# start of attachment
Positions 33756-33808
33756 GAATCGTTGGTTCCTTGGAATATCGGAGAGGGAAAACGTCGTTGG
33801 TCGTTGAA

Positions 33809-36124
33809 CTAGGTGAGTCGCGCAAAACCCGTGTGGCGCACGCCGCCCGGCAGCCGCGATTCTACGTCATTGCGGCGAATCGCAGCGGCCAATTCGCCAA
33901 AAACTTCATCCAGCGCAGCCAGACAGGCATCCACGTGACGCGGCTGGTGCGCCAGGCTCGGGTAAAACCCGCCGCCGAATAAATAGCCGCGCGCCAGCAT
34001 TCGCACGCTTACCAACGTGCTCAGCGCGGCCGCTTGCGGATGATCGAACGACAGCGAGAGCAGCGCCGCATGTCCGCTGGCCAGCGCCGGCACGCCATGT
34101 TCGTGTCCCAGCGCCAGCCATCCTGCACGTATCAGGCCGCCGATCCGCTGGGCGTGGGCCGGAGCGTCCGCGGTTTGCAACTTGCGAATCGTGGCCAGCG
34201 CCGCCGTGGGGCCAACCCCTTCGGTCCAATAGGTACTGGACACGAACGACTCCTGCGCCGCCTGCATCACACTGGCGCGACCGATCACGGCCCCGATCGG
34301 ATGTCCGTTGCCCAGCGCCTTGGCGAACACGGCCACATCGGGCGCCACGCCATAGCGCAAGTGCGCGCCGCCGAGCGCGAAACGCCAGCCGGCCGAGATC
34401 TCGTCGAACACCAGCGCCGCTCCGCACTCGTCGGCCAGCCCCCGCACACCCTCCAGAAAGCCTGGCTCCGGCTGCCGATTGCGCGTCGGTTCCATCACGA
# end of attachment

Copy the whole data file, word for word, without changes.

Positions 33756-33808
33756 GAATCGTTGGTTCCTTGGAATATCGGAGAGGGAAAACGTCGTTGG
33801 TCGTTGAA

Positions 33809-36124
33809 CTAGGTGAGTCGCGCAAAACCCGTGTGGCGCACGCCGCCCGGCAGCCGCGATTCTACGTCATTGCGGCGAATCGCAGCGGCCAATTCGCCAA
33901 AAACTTCATCCAGCGCAGCCAGACAGGCATCCACGTGACGCGGCTGGTGCGCCAGGCTCGGGTAAAACCCGCCGCCGAATAAATAGCCGCGCGCCAGCAT
34001 TCGCACGCTTACCAACGTGCTCAGCGCGGCCGCTTGCGGATGATCGAACGACAGCGAGAGCAGCGCCGCATGTCCGCTGGCCAGCGCCGGCACGCCATGT
34101 TCGTGTCCCAGCGCCAGCCATCCTGCACGTATCAGGCCGCCGATCCGCTGGGCGTGGGCCGGAGCGTCCGCGGTTTGCAACTTGCGAATCGTGGCCAGCG
34201 CCGCCGTGGGGCCAACCCCTTCGGTCCAATAGGTACTGGACACGAACGACTCCTGCGCCGCCTGCATCACACTGGCGCGACCGATCACGGCCCCGATCGG
34301 ATGTCCGTTGCCCAGCGCCTTGGCGAACACGGCCACATCGGGCGCCACGCCATAGCGCAAGTGCGCGCCGCCGAGCGCGAAACGCCAGCCGGCCGAGATC
34401 TCGTCGAACACCAGCGCCGCTCCGCACTCGTCGGCCAGCCCCCGCACACCCTCCAGAAAGCCTGGCTCCGGCTGCCGATTGCGCGTCGGTTCCATCACGA